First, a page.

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Money from Congress could fund safety improvements for Aurora Donald Interchange

Statesman Journal

At least 12 people died in traffic crashes on roads going to and from the Aurora Donald Interchange in the first two years after the nearby Dundee Newberg Bypass was partially completed in 2018.

The interchange, Interstate 5 exit 278, was built in the 1960s. Now, about 32,000 vehicles use it each day. All those cars and trucks enter and exit the freeway by one-lane ramps. There are no signals to aid drivers trying to make nearly blind turns.

Crashes on the interchange are frequent.

Traffic on it was bad in 2017 when the Oregon Legislature appropriated about half of what was needed to make improvements.

It’s getting worse.

The state is seeking the remaining $20 million of $48 million it needs, and it's hoping to get it from Pres. Joe Biden’s $1.2 trillion infrastructure package.

Congressman Kurt Schrader said the state and Marion County have put an emphasis on the project.

“I think that helps us sell these types of projects," Schrader said. "That makes it more attractive to the powers that be here in Washington, D.C. to get that project over the finish line.”

Plans to start construction next year

Oregon Department of Transportation spokesperson Lou Torres said the first stage of construction at the Aurora Donald Interchange is scheduled for this fall. The state will remove trees to build a noise wall between the off-ramp and the Aurora Acres RV Park. 

The rest of the first phase of construction includes a new, wider Interstate 5 bridge with southbound lanes realigned to the east; ramps widened and signalized; and Ehlen Road, Bents Road and Delores Way realigned for better sightlines. That work is scheduled for 2022.

The interchange will be a diverging diamond design, which has non-freeway cross traffic move to the opposite side of the road.

“We will be constructing some of the items that will have an immediate benefit to the safety and congestion issues being experienced today at this interchange,” Torres said.

Torres said the design of the interchange won’t be altered if full funding isn’t in place before construction starts. He said ODOT could continue the project in 2023 if funding is available. If not, it will have to wait to complete it, and no one knows how long that would take.

Hope in the infrastructure package

The Senate on Tuesday passed the federal infrastructure plan Biden has championed. It includes $110 billion for roads and bridges.

The House is scheduled to vote on the blueprint for the bill when it returns Aug. 23.  Along with the initial $3.4 million in state funds, ODOT says it has the funds to complete planning and construction of the first phase at Aurora Donald with the $25 million the Legislature appropriated in 2017.

Hank Stern, a spokesperson for Sen. Ron Wyden, said Marion County didn't ask the Appropriations Committee because the $20 million needed was higher than the maximum awards it was taking.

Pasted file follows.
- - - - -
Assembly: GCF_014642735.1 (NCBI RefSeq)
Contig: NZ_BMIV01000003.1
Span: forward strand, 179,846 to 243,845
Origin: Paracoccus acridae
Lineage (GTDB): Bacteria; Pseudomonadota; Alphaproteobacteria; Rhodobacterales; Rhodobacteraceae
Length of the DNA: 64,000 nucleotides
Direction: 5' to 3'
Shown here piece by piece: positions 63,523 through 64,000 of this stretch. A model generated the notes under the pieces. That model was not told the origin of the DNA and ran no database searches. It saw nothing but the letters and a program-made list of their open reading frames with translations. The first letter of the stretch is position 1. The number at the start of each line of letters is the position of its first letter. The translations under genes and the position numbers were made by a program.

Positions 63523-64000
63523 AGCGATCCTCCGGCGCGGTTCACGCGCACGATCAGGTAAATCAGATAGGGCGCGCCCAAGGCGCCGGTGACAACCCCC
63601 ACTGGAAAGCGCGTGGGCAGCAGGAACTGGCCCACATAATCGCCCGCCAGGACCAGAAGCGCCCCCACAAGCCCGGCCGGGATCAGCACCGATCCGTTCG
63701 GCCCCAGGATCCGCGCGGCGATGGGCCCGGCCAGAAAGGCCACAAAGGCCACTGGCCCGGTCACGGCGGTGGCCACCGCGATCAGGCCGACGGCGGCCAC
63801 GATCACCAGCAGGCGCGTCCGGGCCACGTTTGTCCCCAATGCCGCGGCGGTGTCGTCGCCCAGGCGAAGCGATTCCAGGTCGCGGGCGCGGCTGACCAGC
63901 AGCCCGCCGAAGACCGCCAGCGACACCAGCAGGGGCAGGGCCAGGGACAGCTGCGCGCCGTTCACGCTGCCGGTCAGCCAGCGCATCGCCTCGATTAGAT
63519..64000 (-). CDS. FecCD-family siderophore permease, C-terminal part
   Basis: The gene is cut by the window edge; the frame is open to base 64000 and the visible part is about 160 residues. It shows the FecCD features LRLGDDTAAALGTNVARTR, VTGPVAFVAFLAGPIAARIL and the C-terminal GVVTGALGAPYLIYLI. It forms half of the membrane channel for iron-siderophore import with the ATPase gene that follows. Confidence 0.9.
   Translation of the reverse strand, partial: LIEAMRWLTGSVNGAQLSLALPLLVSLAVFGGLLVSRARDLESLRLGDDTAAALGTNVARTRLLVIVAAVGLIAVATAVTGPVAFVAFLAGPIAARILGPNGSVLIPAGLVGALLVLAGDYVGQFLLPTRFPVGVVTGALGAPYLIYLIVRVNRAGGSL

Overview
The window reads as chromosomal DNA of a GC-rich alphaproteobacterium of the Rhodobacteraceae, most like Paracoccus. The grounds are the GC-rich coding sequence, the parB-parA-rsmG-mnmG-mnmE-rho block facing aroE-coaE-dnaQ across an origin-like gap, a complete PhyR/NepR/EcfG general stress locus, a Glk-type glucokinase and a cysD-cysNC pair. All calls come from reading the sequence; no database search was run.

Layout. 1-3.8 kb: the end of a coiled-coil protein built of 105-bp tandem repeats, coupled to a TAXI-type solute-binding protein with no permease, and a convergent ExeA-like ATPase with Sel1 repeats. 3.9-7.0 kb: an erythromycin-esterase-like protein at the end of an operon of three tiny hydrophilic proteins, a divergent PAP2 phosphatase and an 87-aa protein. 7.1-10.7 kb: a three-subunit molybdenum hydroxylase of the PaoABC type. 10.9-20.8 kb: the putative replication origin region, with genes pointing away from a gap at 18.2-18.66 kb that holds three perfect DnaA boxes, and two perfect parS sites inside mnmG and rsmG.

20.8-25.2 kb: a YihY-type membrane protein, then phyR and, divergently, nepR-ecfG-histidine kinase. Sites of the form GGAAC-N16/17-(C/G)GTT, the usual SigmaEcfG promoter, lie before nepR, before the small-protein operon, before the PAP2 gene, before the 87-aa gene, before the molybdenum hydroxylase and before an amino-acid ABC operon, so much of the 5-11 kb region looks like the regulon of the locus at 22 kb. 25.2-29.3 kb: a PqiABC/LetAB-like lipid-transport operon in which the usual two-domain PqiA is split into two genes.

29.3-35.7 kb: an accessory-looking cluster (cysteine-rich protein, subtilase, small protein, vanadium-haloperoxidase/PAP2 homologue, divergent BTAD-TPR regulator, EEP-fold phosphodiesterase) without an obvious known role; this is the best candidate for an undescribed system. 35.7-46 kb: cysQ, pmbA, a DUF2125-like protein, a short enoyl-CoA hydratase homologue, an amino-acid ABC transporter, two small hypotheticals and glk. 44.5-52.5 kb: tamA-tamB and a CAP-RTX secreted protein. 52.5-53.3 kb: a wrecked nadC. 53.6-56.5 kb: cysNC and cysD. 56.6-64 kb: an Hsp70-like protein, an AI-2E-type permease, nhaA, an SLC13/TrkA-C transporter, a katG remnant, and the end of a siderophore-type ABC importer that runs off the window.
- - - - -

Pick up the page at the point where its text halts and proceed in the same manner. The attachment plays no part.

In June, Schrader testified to the House Committee on Transportation and Infrastructure about the importance of the project, and $20 million in funding for Aurora Donald was earmarked by committee chair Peter DeFazio as a member-designated project.

But it's not a done deal.

“Once that Aurora Donald Interchange is complete, and if we can get it done in one phase, we’ll save money," Marion County Commissioner Kevin Cameron said.

Traffic spikes on interchange 

Traffic on McKay/Yergen/Ehlen Road – it changes names three times in the seven miles between Highway 219 and I-5 – increased 27% from 2017 to 2019, according to statistics from ODOT.

Since the first phase of the Newberg Dundee Bypass – a four-lane road connecting Highway 99W south of Dundee to Highway 219 – opened in Yamhill County in January 2018, more cars connect with Interstate 5.

In October 2017, there was an average of 9,330 trips a day on McKay Road, according to ODOT. By April 2018, that increased to 10,920. And in October 2019, it was up to 12,740 per day.

That increase in traffic and crashes led Marion County to establish the McKay/Yergen/Ehlen Safety Corridor, the first of its kind in the state.

The county installed centerline rumble strips and larger signs, and added pavement markings and no passing zones. It also plans to add flashing beacons and traffic signs, increase intersection lighting and driver speed feedback signs.

“When they didn’t complete the whole bypass, all that traffic started coming into Marion County,” Cameron said. 

The state needs about $200 million to fund the rest of the bypass. ODOT doesn’t have funds for that, either.

Economic development made possible

In 2015, a $72.3 million reconstruction of the Interstate 5 interchange at Woodburn was completed.

Now, more development is coming to Woodburn.

Amazon is building a 3.8 million-square-foot logistics center next to the existing 1 million-square-foot WinCo distribution center.

Schrader said eliminating the choke point at the Aurora Donald interchange would aid cities including Aurora, Canby, Donald and Molalla.

Those cities, once considered rural, are now bedroom communities for people who work in the Portland metro area and commute through the interchange.

“Now our job is to see if we can’t get this, the Donald Aurora Interchange, in this project,” Schrader said. “That’s not easy.”

Bill Poehler covers Marion County for the Statesman Journal. Contact him at bpoehler@statesmanjournal.com or Twitter.com/bpoehler.